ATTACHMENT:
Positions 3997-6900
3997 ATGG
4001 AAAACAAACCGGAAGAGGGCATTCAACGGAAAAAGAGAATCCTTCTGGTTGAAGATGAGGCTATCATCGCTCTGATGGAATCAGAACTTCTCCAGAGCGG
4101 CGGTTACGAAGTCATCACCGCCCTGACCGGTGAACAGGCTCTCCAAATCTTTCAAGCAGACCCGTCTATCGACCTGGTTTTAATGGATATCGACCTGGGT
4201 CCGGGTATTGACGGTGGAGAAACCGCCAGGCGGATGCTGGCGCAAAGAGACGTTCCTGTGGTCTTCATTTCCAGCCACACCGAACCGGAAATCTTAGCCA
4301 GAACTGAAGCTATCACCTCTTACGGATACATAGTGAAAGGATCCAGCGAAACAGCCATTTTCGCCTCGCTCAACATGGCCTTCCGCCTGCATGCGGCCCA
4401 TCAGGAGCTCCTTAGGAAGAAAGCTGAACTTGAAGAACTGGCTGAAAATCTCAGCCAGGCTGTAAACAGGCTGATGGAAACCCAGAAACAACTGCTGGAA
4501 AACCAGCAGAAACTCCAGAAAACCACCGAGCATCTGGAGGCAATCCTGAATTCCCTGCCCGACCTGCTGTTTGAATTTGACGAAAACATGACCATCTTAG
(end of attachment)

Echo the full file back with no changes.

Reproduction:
Positions 3997-6900
3997 ATGG
4001 AAAACAAACCGGAAGAGGGCATTCAACGGAAAAAGAGAATCCTTCTGGTTGAAGATGAGGCTATCATCGCTCTGATGGAATCAGAACTTCTCCAGAGCGG
4101 CGGTTACGAAGTCATCACCGCCCTGACCGGTGAACAGGCTCTCCAAATCTTTCAAGCAGACCCGTCTATCGACCTGGTTTTAATGGATATCGACCTGGGT
4201 CCGGGTATTGACGGTGGAGAAACCGCCAGGCGGATGCTGGCGCAAAGAGACGTTCCTGTGGTCTTCATTTCCAGCCACACCGAACCGGAAATCTTAGCCA
4301 GAACTGAAGCTATCACCTCTTACGGATACATAGTGAAAGGATCCAGCGAAACAGCCATTTTCGCCTCGCTCAACATGGCCTTCCGCCTGCATGCGGCCCA
4401 TCAGGAGCTCCTTAGGAAGAAAGCTGAACTTGAAGAACTGGCTGAAAATCTCAGCCAGGCTGTAAACAGGCTGATGGAAACCCAGAAACAACTGCTGGAA
4501 AACCAGCAGAAACTCCAGAAAACCACCGAGCATCTGGAGGCAATCCTGAATTCCCTGCCCGACCTGCTGTTTGAATTTGACGAAAACATGACCATCTTAG